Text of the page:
Navigation Links
Study of how genes activate yields surprising discovery
Date:12/5/2010

December 5, 2010 ─ (BRONX, NY) ─ Scientists at Albert Einstein College of Medicine of Yeshiva University have made an unexpected finding about the method by which certain genes are activated. Contrary to what researchers have traditionally assumed, genes that work with other genes to build protein structures do not act in a coordinated way but instead are turned on randomly. The surprising discovery, described in the December 5 online edition of Nature Structural and Molecular Biology, may fundamentally change the way scientists think about the way cellular processes are synchronized.

All cells contain protein complexes that perform essential functions, such as producing energy and helping cells divide. Assembling these multi-protein structures requires many different genes, each of which codes for one of the proteins that, collectively, form what's known as the protein complex. Ribosomes, for example, are the vitally important structures on which proteins are synthesized. (The ribosomes of humans and most other organisms are composed of ribonucleic acid (RNA) and 80 different proteins.) Scientists have long assumed that genes involved in making such complex structures are activated in a highly-coordinated way.

"What we found was rather astonishing," said Robert Singer, Ph.D., professor and co-chair of anatomy and structural biology, professor of cell biology and of neuroscience at Einstein and senior author of the study. "The expression of the genes that make the protein subunits of ribosomes and other multi-protein complexes is not at all coordinated or co-regulated. In fact, such genes are so out of touch with each other that we dubbed them "clueless" genes."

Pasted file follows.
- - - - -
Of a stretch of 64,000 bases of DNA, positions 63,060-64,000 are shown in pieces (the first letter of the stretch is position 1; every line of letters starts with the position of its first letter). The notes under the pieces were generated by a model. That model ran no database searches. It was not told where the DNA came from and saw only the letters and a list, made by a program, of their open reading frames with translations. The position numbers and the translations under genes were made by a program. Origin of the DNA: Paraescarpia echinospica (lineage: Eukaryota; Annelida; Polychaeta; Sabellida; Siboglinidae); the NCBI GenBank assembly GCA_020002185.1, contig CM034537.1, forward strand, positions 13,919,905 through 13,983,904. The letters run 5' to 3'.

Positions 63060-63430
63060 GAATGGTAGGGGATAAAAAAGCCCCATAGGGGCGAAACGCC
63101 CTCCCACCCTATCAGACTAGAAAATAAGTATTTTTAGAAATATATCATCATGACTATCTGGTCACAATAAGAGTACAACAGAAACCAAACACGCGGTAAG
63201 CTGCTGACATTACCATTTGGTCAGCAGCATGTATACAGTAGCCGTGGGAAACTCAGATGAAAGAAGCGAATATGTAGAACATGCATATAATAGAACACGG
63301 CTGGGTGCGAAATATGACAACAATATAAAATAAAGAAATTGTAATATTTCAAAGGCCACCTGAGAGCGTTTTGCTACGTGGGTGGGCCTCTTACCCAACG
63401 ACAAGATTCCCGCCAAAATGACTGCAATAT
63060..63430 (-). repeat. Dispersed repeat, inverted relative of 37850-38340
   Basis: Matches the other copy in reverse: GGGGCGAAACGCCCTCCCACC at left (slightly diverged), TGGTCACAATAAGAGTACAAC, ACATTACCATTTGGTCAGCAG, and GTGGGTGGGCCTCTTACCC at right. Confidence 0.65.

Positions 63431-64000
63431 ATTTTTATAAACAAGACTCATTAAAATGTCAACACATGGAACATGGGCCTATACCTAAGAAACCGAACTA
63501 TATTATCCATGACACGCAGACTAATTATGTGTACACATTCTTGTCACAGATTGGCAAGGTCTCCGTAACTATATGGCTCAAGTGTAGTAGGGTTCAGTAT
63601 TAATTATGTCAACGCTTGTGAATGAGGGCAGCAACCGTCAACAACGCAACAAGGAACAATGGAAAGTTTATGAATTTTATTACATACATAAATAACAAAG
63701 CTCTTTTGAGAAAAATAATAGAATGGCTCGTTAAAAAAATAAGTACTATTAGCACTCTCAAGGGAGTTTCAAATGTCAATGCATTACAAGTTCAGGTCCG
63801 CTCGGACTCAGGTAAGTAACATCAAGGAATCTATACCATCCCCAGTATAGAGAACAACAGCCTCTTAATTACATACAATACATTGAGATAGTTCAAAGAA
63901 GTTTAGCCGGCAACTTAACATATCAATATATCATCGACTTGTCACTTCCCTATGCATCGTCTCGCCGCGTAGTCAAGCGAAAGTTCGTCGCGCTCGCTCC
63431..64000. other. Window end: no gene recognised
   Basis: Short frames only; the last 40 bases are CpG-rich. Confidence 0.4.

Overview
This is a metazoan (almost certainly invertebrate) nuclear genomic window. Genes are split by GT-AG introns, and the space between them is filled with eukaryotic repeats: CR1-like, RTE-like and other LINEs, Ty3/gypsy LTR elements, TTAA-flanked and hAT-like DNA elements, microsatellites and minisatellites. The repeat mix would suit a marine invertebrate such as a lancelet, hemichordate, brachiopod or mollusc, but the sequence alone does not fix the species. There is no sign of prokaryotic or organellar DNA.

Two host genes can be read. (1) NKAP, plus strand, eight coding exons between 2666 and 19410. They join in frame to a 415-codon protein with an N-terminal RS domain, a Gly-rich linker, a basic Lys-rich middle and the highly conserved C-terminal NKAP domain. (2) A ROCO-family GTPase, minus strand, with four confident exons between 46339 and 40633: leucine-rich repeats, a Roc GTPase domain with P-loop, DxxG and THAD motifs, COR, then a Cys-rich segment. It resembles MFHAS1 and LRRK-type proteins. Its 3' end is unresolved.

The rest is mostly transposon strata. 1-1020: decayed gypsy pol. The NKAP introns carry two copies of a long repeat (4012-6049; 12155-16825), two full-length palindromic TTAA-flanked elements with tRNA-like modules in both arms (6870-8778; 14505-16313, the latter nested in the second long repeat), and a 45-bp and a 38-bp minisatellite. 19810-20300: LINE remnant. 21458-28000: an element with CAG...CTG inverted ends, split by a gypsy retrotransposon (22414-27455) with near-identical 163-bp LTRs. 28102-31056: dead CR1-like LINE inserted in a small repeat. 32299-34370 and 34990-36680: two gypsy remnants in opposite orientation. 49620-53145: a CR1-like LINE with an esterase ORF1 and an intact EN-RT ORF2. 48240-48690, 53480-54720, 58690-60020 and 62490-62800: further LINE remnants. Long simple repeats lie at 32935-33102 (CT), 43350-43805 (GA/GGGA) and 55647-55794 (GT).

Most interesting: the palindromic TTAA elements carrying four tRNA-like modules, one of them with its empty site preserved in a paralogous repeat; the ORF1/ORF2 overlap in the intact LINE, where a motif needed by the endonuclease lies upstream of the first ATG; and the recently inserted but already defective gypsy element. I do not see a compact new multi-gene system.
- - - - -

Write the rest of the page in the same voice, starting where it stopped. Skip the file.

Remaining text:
Gene expression involves transcribing a gene's deoxyribonucleic acid (DNA) message into molecules of messenger RNA, which migrate from the nucleus of a cell into the surrounding cytoplasm to serve as blueprints for protein construction. To assess the coordinated expression of particular genes, Dr. Singer and his colleagues measured the abundance of messenger RNA molecules transcribed by those genes in individual cells. The messenger RNA molecules made by clusters of clueless genes exhibited no more coordination than the messenger RNA from totally unrelated genes did.

The "clueless" genes coding for ribosomes and other multi-protein structures are referred to as housekeeping genes, since their essential tasks require them to be "on call" 24/7, while other gene clusters remain silent until special circumstances induce them to become active. The researchers found that these induced genes, in contrast to the "clueless" housekeeping genes, act in an expected (well-regulated) way. For example, growing yeast cells in nutrient media containing the sugar galactose triggered the highly-coordinated expression of the three genes required to metabolize galactose.

"Our findings show that for a major class of genes those housekeeping genes that make ribosomes, proteasomes and other essential structures cells employ very simple modes of gene expression that require much less coordination than previously thought," said Saumil Gandhi, the lead author of the study. "Those genes become active randomly, with each member of a functionally related gene cluster encoding a protein while having no clue what the other genes in the cluster are doing. Yet the cell somehow manages to deal with this randomness in successfully assembling these multi-protein complexes."